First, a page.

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    She hasn’t seen him in two months

    Send your question to Meredith here.

    Q. I am a 60-year-old woman who’s been married twice. A widow the first time, and the second marriage ended because my husband was verbally abusive.

    I was not looking for a relationship, but I met a very nice gentleman 13 years ago. We started dating and are still quite compatible. We even agree politically — even though he is a registered Democrat and I am a Republican.

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    The problem is that there are long periods of time when I do not hear from him or see him. It has been over two months since we have been together. I have had about 10 e-mails from him in that time period. He doesn’t like crowds and rarely goes anywhere except the occasional grocery run. We have lovely times when we are together. We have had vacations together. Maybe I am naive but I don’t think he has another girlfriend. He tells me that he has enough trouble handling one girl at a time. He tells me how attractive and smart I am and gets upset with me when I occasionally doubt myself.

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    Do I cut my losses (knowing that at my age I will probably not find anyone else, let alone someone who is as special as he is) or continue on as we are and just settle for what we have?

    Confused and lonely in Seattle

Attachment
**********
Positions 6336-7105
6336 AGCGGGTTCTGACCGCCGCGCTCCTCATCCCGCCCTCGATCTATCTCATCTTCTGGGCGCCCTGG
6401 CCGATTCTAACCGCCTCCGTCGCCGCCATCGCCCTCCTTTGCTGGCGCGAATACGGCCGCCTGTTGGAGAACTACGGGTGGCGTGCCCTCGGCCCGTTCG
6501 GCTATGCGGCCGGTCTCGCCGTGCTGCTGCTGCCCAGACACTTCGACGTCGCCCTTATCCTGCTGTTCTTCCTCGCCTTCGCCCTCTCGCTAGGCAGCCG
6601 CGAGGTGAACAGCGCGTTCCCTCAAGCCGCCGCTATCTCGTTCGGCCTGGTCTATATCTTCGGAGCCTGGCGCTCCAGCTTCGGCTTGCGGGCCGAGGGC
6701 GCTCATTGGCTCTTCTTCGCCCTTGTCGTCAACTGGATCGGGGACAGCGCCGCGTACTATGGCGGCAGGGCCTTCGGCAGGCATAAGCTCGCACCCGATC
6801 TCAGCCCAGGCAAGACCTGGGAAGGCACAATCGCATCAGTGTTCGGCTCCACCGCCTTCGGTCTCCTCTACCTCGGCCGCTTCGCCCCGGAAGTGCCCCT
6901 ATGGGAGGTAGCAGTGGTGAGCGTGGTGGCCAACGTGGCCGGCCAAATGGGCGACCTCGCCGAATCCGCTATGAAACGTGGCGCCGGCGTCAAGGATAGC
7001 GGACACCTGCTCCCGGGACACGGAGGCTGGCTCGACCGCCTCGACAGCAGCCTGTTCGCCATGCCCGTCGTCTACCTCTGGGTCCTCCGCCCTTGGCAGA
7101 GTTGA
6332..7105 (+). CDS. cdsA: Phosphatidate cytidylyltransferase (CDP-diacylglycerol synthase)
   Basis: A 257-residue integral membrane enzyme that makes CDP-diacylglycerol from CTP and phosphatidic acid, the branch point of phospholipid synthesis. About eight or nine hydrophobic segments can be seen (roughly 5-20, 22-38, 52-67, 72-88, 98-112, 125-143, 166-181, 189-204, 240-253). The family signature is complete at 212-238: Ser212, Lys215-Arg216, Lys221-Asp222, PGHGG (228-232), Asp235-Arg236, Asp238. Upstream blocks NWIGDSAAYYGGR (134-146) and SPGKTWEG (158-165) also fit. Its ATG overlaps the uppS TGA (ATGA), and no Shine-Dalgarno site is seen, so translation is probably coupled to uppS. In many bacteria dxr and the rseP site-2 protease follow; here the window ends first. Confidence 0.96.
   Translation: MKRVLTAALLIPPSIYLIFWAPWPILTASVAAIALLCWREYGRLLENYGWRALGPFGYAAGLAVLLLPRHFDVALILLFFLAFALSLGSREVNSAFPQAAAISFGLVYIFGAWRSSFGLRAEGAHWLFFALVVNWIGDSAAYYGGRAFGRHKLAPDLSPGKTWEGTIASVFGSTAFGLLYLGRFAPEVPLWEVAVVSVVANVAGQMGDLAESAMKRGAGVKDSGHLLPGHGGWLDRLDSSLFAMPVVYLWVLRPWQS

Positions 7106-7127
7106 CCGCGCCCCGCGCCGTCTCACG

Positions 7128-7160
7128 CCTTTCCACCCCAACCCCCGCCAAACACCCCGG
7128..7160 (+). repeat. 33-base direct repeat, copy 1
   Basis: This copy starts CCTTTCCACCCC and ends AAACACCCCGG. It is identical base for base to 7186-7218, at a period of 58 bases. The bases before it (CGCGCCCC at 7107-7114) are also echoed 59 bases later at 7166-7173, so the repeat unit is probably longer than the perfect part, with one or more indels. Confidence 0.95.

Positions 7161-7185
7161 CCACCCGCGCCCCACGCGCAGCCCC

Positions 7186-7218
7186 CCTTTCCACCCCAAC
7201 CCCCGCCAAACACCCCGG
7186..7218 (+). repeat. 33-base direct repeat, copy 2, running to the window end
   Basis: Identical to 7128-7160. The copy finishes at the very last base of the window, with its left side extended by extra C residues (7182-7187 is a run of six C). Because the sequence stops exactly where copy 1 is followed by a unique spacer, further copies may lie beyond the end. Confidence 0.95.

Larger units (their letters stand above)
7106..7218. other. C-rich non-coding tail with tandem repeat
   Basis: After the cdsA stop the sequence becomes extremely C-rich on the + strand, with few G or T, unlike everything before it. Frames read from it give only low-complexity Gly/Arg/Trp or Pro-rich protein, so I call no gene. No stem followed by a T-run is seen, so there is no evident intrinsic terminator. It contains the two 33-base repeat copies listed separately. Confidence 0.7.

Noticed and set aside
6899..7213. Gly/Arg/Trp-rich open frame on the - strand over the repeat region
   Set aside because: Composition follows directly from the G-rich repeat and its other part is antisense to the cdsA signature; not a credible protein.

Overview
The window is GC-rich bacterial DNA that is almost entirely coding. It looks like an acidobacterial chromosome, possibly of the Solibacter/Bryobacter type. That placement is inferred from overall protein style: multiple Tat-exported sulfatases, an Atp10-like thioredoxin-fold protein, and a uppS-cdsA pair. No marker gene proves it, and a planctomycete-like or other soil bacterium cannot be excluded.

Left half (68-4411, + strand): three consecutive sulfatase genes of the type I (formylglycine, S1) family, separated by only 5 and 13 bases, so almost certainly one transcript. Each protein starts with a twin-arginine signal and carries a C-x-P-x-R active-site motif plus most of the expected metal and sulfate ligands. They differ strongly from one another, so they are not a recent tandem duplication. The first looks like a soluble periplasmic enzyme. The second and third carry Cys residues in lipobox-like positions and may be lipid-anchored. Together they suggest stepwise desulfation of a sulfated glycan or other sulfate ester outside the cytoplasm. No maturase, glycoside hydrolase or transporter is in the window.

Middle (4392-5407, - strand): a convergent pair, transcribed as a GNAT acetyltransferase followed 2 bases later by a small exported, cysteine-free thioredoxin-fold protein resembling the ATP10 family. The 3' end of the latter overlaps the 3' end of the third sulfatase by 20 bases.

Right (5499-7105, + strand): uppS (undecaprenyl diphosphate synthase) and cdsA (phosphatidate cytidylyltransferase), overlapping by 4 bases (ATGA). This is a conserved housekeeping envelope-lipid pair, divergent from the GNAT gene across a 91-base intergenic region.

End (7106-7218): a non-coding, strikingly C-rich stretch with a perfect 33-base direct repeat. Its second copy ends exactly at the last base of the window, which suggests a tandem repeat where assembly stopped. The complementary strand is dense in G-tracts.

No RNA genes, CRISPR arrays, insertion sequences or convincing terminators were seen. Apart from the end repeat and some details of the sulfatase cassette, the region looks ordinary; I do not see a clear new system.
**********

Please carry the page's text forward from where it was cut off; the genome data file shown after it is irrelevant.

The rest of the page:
A. It doesn’t sound like you’re very compatible. You use that word — and sure, your agendas line up every now and then — but you have very different philosophies about how to spend your time. You’d like to see him on a regular basis, whereas he can spend two months not seeing you . . . and sending 10 e-mails. That doesn’t work.

    Tell him how often you’d like to see him. Be honest, and give him the chance to discuss his own needs and possible compromises. If he can’t commit to more time (and I assume he can’t — because it’s been years), you should move on. There are no guarantees you’ll meet someone else . . . but you might. In 13 years, there have been many dating industry developments. You can get right on an app and see who wants someone exactly like you.

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    At the end of your letter, you use the word “settle,” which says everything about where you are with the relationship. Even though this man has many qualities, he makes you feel lonely. Sometimes it’s a lot less lonely to choose to be alone.

    Meredith

    Readers respond:

    Who cares what’s going on in his life? If he’s absent in yours, he’s the wrong guy. VALENTINO---

    “Maybe I am naive but I don’t think he has another girlfriend.” He doesn’t. He has a wife and three kids. He doesn’t like crowds because someone would recognize him. You go on vacation because it’s out of town where he doesn’t know anyone. CONCERNEDCITIZENONDUTY

    BINGO. TIE--DYE--BRAIN--FRY

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    We guys gravitate toward the simple. The less complicated the better. Your gentleman friend has found a comfort zone. He’s happy with the status quo. If you’re not, you’re going to have to say something to him. If you don’t, he’ll assume that you’re satisfied as well. Only you can decide if it’s worth speaking up or settling for what is. JOERILLA

    Oh, dear. You can ask him and he can say anything he wants to try to keep you, but it’s not going to change. He has told you all you need to know. You have told him with your actions that disappearing is OK because you are there when he resurfaces. If it’s not what you want, you need to tell him with your actions. Date other people and plan a great trip without him. Get busy. You are still young. You have been putting up with this since you were 47? Don’t do it anymore, even if he is nice. MARYORRHODA

    Sounds like you’re dating future me. I apologize for my future actions. -RICH1273-

    Column and comments are edited and reprinted from boston.com/loveletters. Send letters to meredith.goldstein@globe.com.